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What constitutes a "traditional" name?

When it comes to picking names, why do so many people say traditional (as in "why don't you use a good traditional name?") when what most of them mean is an english/anglo-saxon christian name? I have many friends who have been criticized for using names (or spellings) traditional to their ethnicity or family background.

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cedailey

Asked by cedailey at 3:56 PM on Dec. 20, 2008 in Just for Fun

Level 11 (601 Credits)
Answers (8)
  • i was never good with Reg names
    1 is
    Zander
    the other is very Tran. Ryan

    mama2twins07

    Answer by mama2twins07 at 3:58 PM on Dec. 20, 2008

  • Traditional as in something OLD and something a lot of other people have...lol
    But still yet - Elizabeth is one of my favorite names and it's VERY traditional!
    Jill42721

    Answer by Jill42721 at 4:10 PM on Dec. 20, 2008

  • Traditional = old.
    Pnukey

    Answer by Pnukey at 4:14 PM on Dec. 20, 2008

  • When I hear people say traditional it makes me think of names like Mary, John, Sarah, David.. etc.

    My kids names aren't traditional, but I picked them because they were somewhat Spanish sounding.. Josiah and Joslyn.
    JDanesMommy

    Answer by JDanesMommy at 4:19 PM on Dec. 20, 2008

  • I think of traditional as being names that have been around for ages, decades, or centuries. Names such as Peter, John, David, Barbara, Elizabeth, Mary, etc. are old but very cherished names.
    SuperBamaMom

    Answer by SuperBamaMom at 4:34 PM on Dec. 20, 2008

  • Um, d'oh.

    I'm Anglo-Saxon, so if I say "traditional", that is the tradition I harken back to.

    If I was from France or Nigeria or Puerto Rico, my traditions would be different.
    Wimsey

    Answer by Wimsey at 4:54 PM on Dec. 20, 2008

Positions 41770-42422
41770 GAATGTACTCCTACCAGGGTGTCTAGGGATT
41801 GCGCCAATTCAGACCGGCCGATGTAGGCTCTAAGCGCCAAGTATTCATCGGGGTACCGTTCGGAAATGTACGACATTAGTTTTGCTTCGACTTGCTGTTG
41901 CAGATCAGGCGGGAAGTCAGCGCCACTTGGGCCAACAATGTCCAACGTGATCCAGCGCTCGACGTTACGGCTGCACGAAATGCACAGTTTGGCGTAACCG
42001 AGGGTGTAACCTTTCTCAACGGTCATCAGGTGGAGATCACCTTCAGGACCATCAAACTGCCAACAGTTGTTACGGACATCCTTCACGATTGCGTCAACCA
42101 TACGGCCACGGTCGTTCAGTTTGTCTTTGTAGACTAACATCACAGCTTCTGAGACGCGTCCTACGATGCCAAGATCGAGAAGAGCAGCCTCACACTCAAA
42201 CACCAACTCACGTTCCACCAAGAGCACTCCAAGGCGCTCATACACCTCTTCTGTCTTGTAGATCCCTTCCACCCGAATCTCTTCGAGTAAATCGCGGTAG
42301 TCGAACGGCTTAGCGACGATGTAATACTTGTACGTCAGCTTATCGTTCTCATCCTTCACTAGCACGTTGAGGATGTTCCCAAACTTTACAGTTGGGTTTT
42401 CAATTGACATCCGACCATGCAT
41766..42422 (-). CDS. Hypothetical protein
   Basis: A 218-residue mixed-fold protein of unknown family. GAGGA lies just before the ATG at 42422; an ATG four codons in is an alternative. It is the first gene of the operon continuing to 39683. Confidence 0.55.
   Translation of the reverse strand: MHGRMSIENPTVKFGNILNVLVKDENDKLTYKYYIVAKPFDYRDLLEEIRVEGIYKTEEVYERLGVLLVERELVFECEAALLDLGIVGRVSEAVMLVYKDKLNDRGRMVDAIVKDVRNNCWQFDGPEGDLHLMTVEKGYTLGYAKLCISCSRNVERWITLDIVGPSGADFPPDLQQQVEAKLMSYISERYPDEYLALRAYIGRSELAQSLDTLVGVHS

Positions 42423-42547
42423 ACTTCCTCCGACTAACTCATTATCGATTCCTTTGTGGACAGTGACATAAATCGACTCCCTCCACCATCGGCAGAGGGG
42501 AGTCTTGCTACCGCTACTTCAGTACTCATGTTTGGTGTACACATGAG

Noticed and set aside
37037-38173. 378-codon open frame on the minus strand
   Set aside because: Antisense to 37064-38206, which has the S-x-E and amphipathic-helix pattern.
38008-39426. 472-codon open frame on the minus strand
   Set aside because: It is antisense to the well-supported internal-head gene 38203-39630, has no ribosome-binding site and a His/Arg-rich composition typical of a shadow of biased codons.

• I do not agree that traditional necessarily means "old". A traditional name to me means one that is not trendy and is just very sensible. As an example, I'll use the name Abigail. Abigail happens to be a traditional name and also a popular name right now. Yes, it has been around for a long time, but it has not lost it's appeal. It's what I call a sensible name. It does not belong to any particular era and still holds onto it's stability. The name Ethel can be used in contrast. While I have nothing against the name Ethel, I think it could be fairly classified as "old". It was a trendy name several decades ago, which has lost most of its appeal today. When you hear of someone with the name Ethel, you can pretty safely assume they are at least 50 years old because of when the name was popular. The same will hold true for most of the trendy names of today. Eventually, they will just seem old.
    Godluvzu

    Answer by Godluvzu at 5:09 PM on Dec. 20, 2008

  • Yikes I suppose I have very UN-traditional boys names, but VERY traditional middle names....Gage William, and Karson Edward....hmmmm
    MamaRoberts

    Answer by MamaRoberts at 5:38 PM on Dec. 20, 2008

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